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Deathmatch #4 (Boom!): I’m really growing to love this book! Paul Jenkins has been able to create this multivalent approach, making the story work in different layers. You have the basic action-oriented bracketing system, where heroes and villains simply face off in seemingly random matches to the death, which appear to be beyond their immediate control. You then have a deeper superhero thriller, a mystery about how they got there and what the larger story is with their captors and their shared past. On yet a third layer, there’s the sometimes subtle, sometimes in-your-face industry meta-commentary that tears up the familiar archetypes and works toward a deconstruction of the most prevalent and played-out genre. While the latter mechanism might feel a little “insider baseball” to some newcomers, it works because Jenkins has clearly spent so much time and effort world-building. There’s a complete and rich back story to these characters, their profiles, their first appearances, their previous adventures, their prior relationships to each other, and to their world around them. You really do feel like you’ve stepped into a universe that’s been running for decades. Carlos Magno is an incredible artist who miraculously channels the best parts of George Perez and Gary Frank and Juan Jose Ryp and creates this perfect tapestry of style and detail. Because of all the layers, I think there are so many entry points created. If you’re one of those fans who grew up with shared superhero universes from Marvel or DC, I can’t imagine you not being attracted to the examination that this offers to those types of characters, both nostalgic and skeptically modernized. Yet, if you’re new to this crazy little thing called comics, it’s inventive and refreshing enough that you can still enjoy it fully without all of that pre-existing baggage. Everyone should be talking about this book. It’s not even April and I can safely say that if Deathmatch continues with this fervor on this trajectory, it’ll be making an appearance on my Best of 2013 list. It’s been the most pleasant and unexpected surprise of the year. Grade A+.
The Legend of Luther Strode #4 (Image): “You’re a fucking psychopath. But I have to admit... this is pretty beautiful.” If I wanted to be a lazy critic, I’d be tempted to just post this line all by itself and let it suffice as the damn review. The book is manic and frenetic in all the right ways, but there’s an undeniable sense of artistry to the chaos. As the tales of Luther Strode continue on, I feel like, at the hands of Justin Jordan, it’s becoming a more “complete” property or world, organically creating everything an epic story needs. Petra is the love interest who defies type, Binder is a subversive twist to the “Whistler” character (if you happened to want a Blade reference), and Jack The Ripper is an incredibly strong foil. Tradd Moore has to possess one of the most kinetic aesthetics in the medium today. I mean, the only other guys that really come to mind are Nathan Fox or Rafael Grampa. That said, Moore is in a different league than most, nailing the bloody grindhouse mood that is the perfect marriage of horror and superheroics. Oh, he gets style points too. Check out the fun layouts, like that aerial diagrammatic view of the room that suddenly gets inserted to clarify the action. Ultimately, this issue amounts to an extended fight scene that’s so violent it almost becomes satirical laughter, but that perception would be missing the point. This book is about passion, passion for the medium, passion for the genres it works with, passion for the characters, passion for the act of creation and executing a unique fun vision. Grade A.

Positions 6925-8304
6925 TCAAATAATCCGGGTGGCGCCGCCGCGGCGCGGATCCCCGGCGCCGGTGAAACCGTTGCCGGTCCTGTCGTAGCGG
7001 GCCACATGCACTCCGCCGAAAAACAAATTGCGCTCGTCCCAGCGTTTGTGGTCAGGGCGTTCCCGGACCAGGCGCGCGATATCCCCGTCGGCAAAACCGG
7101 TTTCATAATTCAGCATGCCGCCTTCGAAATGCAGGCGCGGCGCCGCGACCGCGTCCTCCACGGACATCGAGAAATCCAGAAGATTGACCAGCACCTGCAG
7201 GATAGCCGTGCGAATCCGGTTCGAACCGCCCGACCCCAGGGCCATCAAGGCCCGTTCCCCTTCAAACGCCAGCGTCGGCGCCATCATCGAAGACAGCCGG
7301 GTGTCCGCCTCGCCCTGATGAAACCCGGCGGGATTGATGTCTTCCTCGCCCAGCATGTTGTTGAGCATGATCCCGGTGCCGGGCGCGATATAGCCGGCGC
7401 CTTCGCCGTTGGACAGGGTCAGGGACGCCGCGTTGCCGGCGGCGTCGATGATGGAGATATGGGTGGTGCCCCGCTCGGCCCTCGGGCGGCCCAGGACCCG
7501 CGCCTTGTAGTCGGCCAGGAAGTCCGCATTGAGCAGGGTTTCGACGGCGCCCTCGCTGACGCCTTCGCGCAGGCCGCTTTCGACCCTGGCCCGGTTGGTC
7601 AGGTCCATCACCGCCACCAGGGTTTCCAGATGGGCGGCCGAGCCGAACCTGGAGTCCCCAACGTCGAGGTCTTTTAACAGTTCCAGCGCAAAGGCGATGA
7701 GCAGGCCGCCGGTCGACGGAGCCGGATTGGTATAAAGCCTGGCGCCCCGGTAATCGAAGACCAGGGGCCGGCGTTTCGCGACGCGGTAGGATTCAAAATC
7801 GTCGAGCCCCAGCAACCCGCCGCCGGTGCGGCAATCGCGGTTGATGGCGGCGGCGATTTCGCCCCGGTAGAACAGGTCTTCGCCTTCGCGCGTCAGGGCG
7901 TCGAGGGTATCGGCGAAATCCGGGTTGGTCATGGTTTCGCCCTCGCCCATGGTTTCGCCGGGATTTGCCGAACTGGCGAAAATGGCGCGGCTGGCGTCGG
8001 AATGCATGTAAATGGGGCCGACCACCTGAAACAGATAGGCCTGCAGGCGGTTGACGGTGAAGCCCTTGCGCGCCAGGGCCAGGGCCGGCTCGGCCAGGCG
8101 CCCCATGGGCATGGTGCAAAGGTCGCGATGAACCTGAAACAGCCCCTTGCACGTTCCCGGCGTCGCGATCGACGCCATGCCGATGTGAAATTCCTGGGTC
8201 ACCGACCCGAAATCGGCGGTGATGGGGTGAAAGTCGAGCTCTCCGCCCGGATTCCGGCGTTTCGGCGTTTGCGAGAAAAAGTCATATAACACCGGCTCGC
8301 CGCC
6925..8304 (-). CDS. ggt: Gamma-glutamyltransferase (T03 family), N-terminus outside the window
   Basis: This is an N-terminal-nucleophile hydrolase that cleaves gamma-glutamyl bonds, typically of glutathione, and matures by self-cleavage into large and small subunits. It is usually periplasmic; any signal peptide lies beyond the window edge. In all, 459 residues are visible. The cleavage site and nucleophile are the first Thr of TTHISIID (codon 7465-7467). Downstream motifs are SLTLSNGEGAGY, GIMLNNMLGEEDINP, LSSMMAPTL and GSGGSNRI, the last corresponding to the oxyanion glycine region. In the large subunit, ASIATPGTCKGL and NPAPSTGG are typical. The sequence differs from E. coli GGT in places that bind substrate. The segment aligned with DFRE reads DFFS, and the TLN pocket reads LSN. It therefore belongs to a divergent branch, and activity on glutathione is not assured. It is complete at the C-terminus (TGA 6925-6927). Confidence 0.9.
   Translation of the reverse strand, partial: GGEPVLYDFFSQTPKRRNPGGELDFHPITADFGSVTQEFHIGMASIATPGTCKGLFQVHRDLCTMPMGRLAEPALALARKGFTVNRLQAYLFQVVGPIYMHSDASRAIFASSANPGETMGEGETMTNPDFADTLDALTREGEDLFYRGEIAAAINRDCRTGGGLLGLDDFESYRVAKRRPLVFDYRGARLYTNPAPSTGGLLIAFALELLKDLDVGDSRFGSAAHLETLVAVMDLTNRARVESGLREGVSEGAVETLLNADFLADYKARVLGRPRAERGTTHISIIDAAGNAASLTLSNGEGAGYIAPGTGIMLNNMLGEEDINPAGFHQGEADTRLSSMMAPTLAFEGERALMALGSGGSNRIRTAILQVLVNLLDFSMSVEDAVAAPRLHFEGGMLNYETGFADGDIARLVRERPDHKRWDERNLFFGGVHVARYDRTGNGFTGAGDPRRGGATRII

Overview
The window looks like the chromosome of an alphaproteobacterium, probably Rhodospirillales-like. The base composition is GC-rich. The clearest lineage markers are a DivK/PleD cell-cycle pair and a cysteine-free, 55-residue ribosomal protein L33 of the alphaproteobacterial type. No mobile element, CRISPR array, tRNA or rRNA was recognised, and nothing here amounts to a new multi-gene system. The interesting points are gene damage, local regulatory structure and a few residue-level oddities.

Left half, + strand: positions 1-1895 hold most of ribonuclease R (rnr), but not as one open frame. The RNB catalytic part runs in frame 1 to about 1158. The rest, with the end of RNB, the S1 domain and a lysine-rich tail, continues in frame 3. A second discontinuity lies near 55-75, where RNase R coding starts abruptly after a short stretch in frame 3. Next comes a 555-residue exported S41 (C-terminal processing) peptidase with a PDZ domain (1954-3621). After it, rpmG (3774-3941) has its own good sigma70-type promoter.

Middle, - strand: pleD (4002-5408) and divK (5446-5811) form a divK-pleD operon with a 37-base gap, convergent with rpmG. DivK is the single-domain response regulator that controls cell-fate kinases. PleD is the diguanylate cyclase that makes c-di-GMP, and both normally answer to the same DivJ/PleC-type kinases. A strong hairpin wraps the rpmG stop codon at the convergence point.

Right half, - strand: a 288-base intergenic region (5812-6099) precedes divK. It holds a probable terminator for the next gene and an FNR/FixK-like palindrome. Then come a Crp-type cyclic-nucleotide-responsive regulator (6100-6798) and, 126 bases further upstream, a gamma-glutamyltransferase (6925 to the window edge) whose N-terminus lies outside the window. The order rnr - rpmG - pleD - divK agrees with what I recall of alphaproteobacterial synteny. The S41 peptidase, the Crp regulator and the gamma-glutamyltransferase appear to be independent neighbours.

Guardians of The Galaxy #1 (Marvel): This book is all over the place and the end result is a disappointment. You know, I get the whole media angle of including Tony Stark, so these guys can be like “The Cosmic Avengers” or whatever when their big movie comes out (and shame on DC for not even getting a Wonder Woman movie out in order to move toward Justice League while Marvel is already going deep into the bench with a fucking Guardians of The Galaxy movie by the way, I mean, that’s just embarrassing), but the whole thing just isn’t played very organic. Tony’s presence continually feels shoehorned in. The mention of the Galactic Council, where we see Shi’ar and Brood, etc. is a tired reminder that this is supposed to be firmly entrenched in the Marvel U, and when the hell did J.A.R.V.I.S. become P.E.P.P.E.R.? Do I have Marvel NOW! to thank for that? Ugh. So, Star-Lord is in the Mos Eisley Cantina throwing his rap to a Kree babe when his dad interrupts. I don’t understand why the chick says “I can do it. I can do it!” as she’s ushered off. Do what? Who is she talking to? What does she mean? Papa Spartax’s whole law doesn’t even make any sense since it would be violated, oh, daily, with offworlders making incursions into Earth. I mean, has he heard of S.W.O.R.D.? There’s a whole agency dedicated to thwarting that. By the end, I’m not even sure why he told his kid that or whatever. What was his plan? He knew his kid wouldn't do what he wanted him to do so he told him what to do anyway so he'd do the thing he didn't want in order to accomplish some other thing he did want that includes destroying Earth and his son, or something? It’s just people saying words and talking in circles, totally convoluted. Rocket is fun, as always. Tony’s got some ugly ass armor on that looks like Sunfire. Star-Lord has an incredibly ugly and dumb helmet on that looks more like Nova or, no, let's be real, it looks like Power Rangers. His uniform is atrocious, looking nothing like any of the promo art. Star-Lord: “What are you doing out here?” Tony: “You invited me.” Star-Lord: “Oh yeah, I did.” That is some lazy ass illogical dialogue right there, boys and girls. There’s still some latent potential here, but this was extremely stumbly. Grade B-.